Amphilinidea Life Cycles

Klaus Rohde

Life cycle of Austramphilina elongata

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Figure 1. Life cycle of Austramphilina elongata.

Adults (several cm long even when contracted, of yellow colour, Fig. 2) live in the body cavity of the long-necked turtle, Chelodina longicollis, in Southeastern Australia, but other species may be infected as well (Rohde, 1994, further references therein).

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Figure 2. Adult Austramphilina elongata in the body cavity of a long-necked turtle.

Figure 3. Section through the lung of a long-necked turtle containing one adult Austramphilina elongata (arrow).

In one instance (among hundreds of turtles examined), an adult worm was found in the cloaca, suggesting that eggs may perhaps be laid in the cloaca and escape through the anus. However, adult worms were found repeatedly in the lungs (Fig. 3), and this suggests that eggs are laid in the lungs, enter the bronchioles and are carried in the trachea to the mouth cavity, from where they either escape in the sputum or are swallowed and leave the turtle in the faeces. Penetration of worms into the lungs is facilitated by a secretion which has very potent histolytic qualities.

Eggs are round and ciliated larvae hatch from them in freshwater. They swim around and actively penetrate into juvenile crayfish (Cherax destructor ) and freshwater shrimps (Parataya australiensis and Atya sp.). Only in the crayfish did they develop to the stage infective to turtles. It is likely that other species of crayfish can be infected as well. During penetration, larvae attach themselves to the cuticle of the host in a U-like fashion, i.e., the anterior and posterior ends are applied to the same small surface area. A secretion dissolving the cuticle is released at the anterior end, and the hooks at the posterior end hold the larva in position and saw through the cuticle. The hooks that hold the larva in position and possibly tear the cuticle apart have sharply pointed ends, while the hooks that do the sawing are serrate. The larva penetrates through the cleft thus produced with its anterior end first, leaving the ciliated epidermis behind. Successful penetration was observed to occur through the cuticle between the abdominal segments, and through the cuticle of the gills, where it is particularly thin. The larvae grow slowly and reach a size of several mm after several months, when they are infective to turtles. Infective stages were found almost exclusively in the muscles of the posterior part of the abdomen, suggesting that larvae migrate there or that only larvae that invade this part of the body survive.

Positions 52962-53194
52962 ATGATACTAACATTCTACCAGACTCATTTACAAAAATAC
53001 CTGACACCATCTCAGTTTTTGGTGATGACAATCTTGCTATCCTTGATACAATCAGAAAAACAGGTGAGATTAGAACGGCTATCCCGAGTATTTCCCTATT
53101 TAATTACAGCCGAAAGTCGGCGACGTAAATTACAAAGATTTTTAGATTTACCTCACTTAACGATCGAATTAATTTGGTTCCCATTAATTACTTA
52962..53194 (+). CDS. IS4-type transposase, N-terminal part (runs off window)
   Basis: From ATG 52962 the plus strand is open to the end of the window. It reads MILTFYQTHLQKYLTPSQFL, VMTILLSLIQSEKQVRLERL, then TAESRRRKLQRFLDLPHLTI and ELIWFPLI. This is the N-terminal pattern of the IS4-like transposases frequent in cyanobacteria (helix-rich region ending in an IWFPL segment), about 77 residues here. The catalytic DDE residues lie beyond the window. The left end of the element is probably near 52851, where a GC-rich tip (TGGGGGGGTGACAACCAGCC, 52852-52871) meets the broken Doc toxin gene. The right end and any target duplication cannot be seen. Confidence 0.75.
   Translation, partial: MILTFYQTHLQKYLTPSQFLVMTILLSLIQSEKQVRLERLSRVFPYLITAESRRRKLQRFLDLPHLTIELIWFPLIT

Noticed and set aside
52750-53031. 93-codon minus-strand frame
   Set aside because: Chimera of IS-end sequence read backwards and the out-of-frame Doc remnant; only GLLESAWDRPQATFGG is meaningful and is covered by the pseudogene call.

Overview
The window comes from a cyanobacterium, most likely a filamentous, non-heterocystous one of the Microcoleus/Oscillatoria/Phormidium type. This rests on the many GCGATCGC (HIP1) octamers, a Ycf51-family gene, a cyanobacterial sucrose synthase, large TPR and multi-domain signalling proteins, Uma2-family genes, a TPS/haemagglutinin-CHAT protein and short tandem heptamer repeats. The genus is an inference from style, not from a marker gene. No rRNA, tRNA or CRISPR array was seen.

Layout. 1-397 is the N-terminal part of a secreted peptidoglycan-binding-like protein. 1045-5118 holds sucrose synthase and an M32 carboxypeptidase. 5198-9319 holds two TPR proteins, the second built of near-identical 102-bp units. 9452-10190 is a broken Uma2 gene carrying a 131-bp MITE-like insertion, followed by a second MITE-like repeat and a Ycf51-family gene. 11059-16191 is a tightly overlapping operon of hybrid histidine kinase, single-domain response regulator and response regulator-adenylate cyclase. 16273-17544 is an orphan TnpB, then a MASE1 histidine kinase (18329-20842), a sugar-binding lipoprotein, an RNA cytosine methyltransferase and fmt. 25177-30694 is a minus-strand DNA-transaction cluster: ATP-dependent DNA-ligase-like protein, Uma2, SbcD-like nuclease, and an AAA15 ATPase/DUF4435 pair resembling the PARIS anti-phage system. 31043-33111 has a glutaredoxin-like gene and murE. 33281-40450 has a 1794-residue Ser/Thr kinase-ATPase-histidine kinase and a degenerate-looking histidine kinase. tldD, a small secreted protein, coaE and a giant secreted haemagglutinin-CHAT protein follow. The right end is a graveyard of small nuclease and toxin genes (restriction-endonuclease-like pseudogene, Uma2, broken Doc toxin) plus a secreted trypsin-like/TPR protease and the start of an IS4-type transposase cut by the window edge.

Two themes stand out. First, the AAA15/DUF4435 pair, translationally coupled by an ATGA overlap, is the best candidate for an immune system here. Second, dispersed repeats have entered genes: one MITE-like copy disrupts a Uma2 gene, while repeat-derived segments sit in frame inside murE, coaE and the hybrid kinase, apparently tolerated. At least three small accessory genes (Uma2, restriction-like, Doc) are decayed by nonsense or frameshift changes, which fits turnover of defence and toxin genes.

Figure 4. Section through the oesophagus of a long-necked turtle with a juvenile Austramphilina elongata (arrow) penetrating through it.

Turtles become infected when they eat infected crayfish. In experimental infections, juvenile worms were found to penetrate through the wall of the oesophagus (Fig. 4). They migrate along the trachea into the body cavity, where they grow and mature (Fig. 5) (Rohde, 1994, further references therein).

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Figure 5. Juvenile Austramphilina elongata (arrows) migrating along trachea and oesophagus of long-necked turtle.

Life cycles of other species

Adult Amphilina foliacea live in the body cavity of European sturgeon, Acipenser. Eggs escape through the coelomic pore which connects the body cavity to the outside. Eggs containing infective larvae are ingested by freshwater amphipods. Chewing movements of the mouth parts of the crustaceans break the egg shell and enable the larvae to escape and penetrate into the host. Sturgeon become infected by eating infected amphipods. Adult Nesolecithus africanus live in African freshwater fish. Juvenile worms were recovered from freshwater prawns, Desmocaris trispinosa, in Nigeria (references in Rohde, 1994).

Intermediate hosts of all three species of amphilinids examined are crustaceans. It seems likely that other species have crustacean hosts as well.


Dubinina, M.N. (1982). Parasitic worms of the class Amphilinida (Platyhelminthes). "Nauka", Leningrad (in Russian). (Older references therein).

Gibson, D. I., Bray, R. A. and Powell, C. B. (1987). Aspects of the life history and origins of Nesolecithus africanus (Cestoda: Amphilinidea). Journal of Natural History 21, 785-794.

Rohde, K. (1994). The minor groups of parasitic Platyhelminthes. Advances in Parasitology 33, 145- 234.

About This Page

Klaus Rohde
University of New England, Armidale, New South Wales, Australia

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